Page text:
Skip to main content
ARS Home » Midwest Area » Urbana, Illinois » Global Change and Photosynthesis Research » Research » Publications at this Location » Publication #390128

Research Project: Optimizing Photosynthesis for Global Change and Improved Yield

Location: Global Change and Photosynthesis Research

Title: Substantial carbon loss respired from a corn-soybean agroecosystem highlights the importance of careful management as we adapt to changing climate

item MOORE, CAITLIN - University Of Illinois
item GIBSON, CHRISTY - University Of Illinois
item MIAO, GUOFANG - Fujian Normal University
item DRACUP, EVAN - University Of Illinois
item GOMEZ-CASANOVAS, NURIA - University Of Illinois
item MASTERS, MICHAEL - University Of Illinois
item MILLER, JESSE - Environmental Protection Agency (EPA)
item VON HADEN, ADAM - University Of Illinois
item MEYERS, TILDEN - National Oceanic & Atmospheric Administration (NOAA)
item DELUCIA, EVAN - University Of Illinois
item Bernacchi, Carl

Submitted to: Environmental Research Letters
Publication Type: Peer Reviewed Journal
Publication Acceptance Date: 4/11/2022
Publication Date: 4/28/2022
Citation: Moore, C.E., Gibson, C.D., Miao, G., Dracup, E.C., Gomez-Casanovas, N., Masters, M.D., Miller, J., von Haden, A., Meyers, T., DeLucia, E., Bernacchi, C.J. 2022. Substantial carbon loss respired from a corn-soybean agroecosystem highlights the importance of careful management as we adapt to changing climate. Environmental Research Letters. 17(5). Article 054029.

Interpretive Summary: Agricultural crop fields drive the uptake and release of carbon dioxide from and to the atmosphere. Because of this, it is important to understanding how variation in climate and weather impact the exchange of carbon dioxide. In this study, a ten year experiment was conducted on a corn and soybean rotation field with the goal of addressing how carbon dioxide moves into or out of the ecosystem. A significant fraction of carbon dioxide is shown to leave the ecosystem primarily during the growing season in two years following a drought. The results from this analysis suggest that despite high photosynthetic rates, ecosystem function is altered in years following a drought that corresponds with a large release of carbon dioxide. This carbon dioxide 'burp' that was measured suggests that there is potential for more carbon release from soils when droughts become more prevalent with global warming.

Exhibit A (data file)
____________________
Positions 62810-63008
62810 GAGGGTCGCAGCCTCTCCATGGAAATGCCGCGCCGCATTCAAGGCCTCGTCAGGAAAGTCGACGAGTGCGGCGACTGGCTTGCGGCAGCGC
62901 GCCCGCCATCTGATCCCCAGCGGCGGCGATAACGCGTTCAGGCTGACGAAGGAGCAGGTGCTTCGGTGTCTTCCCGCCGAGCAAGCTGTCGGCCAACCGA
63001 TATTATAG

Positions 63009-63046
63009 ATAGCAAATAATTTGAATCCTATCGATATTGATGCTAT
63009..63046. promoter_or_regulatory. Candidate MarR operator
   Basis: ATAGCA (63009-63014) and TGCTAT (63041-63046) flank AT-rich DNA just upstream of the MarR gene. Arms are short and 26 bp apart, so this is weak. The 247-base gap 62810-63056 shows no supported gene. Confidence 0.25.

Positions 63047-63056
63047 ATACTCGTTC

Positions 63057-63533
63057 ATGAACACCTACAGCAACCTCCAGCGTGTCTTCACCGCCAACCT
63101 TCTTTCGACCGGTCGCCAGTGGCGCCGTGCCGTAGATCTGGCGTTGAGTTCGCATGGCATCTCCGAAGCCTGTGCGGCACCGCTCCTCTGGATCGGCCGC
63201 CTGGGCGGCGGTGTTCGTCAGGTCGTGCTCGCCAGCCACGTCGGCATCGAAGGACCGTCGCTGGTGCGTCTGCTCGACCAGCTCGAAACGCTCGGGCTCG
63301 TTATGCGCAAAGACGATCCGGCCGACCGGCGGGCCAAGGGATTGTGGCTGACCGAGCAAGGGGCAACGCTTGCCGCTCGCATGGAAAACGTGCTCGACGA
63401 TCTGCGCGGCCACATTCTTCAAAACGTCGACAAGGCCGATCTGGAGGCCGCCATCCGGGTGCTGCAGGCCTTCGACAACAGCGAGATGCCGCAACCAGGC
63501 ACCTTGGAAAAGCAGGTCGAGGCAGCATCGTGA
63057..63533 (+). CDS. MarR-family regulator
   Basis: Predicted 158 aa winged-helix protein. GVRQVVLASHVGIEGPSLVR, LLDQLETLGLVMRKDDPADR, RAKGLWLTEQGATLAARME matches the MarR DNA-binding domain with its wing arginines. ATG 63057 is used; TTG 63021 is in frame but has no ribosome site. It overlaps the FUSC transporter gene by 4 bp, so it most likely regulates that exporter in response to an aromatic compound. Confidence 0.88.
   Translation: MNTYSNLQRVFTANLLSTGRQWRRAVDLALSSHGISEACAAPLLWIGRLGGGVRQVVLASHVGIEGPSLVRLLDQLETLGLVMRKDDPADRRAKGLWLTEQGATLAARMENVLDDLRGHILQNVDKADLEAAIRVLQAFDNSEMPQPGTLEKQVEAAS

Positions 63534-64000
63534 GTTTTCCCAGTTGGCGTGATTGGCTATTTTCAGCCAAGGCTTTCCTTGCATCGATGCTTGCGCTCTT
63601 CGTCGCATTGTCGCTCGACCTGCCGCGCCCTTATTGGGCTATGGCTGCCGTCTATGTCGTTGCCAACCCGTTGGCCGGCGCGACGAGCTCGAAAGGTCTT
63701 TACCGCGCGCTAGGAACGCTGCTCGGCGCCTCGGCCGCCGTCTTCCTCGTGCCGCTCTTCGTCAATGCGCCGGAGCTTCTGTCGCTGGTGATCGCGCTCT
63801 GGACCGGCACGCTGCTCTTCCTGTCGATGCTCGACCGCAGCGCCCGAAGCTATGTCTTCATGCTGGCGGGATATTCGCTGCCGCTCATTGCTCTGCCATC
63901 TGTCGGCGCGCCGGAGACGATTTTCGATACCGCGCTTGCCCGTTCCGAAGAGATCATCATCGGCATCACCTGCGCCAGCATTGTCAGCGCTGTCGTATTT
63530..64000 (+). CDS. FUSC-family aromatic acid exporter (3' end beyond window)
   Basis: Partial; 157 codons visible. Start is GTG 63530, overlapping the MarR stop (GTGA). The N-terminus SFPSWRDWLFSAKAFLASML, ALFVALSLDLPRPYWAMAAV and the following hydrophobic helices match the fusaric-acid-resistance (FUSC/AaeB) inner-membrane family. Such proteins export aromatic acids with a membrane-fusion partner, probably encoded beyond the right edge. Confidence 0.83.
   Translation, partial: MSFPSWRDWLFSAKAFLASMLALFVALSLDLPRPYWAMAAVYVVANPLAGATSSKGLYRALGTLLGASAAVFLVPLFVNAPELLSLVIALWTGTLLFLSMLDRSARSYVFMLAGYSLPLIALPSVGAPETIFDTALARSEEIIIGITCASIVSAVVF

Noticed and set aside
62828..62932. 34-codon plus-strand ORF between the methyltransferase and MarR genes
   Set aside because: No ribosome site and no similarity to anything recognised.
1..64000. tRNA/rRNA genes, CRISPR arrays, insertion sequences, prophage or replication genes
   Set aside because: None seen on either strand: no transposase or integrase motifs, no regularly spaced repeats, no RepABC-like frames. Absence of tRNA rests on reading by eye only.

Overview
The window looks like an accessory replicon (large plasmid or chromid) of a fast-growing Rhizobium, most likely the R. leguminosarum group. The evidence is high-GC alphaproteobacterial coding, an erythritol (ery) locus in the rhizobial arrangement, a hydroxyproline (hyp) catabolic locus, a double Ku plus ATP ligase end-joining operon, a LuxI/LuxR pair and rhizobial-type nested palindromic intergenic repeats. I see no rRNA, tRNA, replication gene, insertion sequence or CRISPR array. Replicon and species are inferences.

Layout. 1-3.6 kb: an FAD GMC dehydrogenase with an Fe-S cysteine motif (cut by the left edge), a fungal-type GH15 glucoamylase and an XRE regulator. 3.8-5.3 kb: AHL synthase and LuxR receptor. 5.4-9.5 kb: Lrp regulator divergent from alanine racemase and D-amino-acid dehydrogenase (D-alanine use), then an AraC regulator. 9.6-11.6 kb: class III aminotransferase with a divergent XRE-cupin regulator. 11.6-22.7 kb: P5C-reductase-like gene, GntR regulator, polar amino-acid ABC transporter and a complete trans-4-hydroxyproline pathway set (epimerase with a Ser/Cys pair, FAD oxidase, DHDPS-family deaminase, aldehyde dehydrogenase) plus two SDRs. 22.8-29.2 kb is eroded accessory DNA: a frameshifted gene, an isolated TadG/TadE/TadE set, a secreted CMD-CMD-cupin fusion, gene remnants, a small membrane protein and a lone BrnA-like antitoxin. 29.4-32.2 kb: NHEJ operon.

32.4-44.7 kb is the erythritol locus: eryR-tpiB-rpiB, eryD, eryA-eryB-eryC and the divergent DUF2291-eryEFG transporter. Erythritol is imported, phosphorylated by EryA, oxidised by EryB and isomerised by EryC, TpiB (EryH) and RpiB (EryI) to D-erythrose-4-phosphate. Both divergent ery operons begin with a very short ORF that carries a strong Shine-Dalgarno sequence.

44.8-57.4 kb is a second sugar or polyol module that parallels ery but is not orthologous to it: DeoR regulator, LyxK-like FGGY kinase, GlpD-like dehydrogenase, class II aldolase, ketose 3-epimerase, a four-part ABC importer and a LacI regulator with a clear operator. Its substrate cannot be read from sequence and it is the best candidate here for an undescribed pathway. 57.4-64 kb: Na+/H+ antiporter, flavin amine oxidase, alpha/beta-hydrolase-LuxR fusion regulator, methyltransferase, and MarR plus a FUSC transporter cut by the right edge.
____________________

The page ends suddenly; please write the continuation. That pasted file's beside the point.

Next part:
Technical Abstract: Understanding agroecosystem carbon (C) cycle response to climate change and management is vital for maintaining their long-term C storage. We demonstrate this importance through an in-depth examination of a 10-year eddy covariance dataset from a corn-corn-soybean crop rotation grown in the Midwest United States. 10-year average annual net ecosystem exchange (NEE) showed a net C sink of -0.39 Mg C ha-1 y-1. However, NEE in 2014 and 2015 from the corn ecosystem was 3.58 and 2.56 Mg C ha-1 y-1, respectively. Most C loss occurred during the growing season, when photosynthesis should dominate and C fluxes should reflect a net ecosystem gain. Partitioning NEE into gross primary productivity (GPP) and ecosystem respiration (ER) showed this C “burp” was driven by higher ER, with a 51% (2014) and 57% (2015) increase from the 10-yea average (15.84 Mg C ha-1 y-1). GPP was also higher than average (16.24 Mg C ha-1 y-1) by 25% (2014) and 37% (2015), but this was not enough to offset the C emitted from ER. This increased ER was likely driven by enhanced soil microbial respiration associated with ideal growing season climate, substrate availability, nutrient additions, and a potential legacy effect from drought.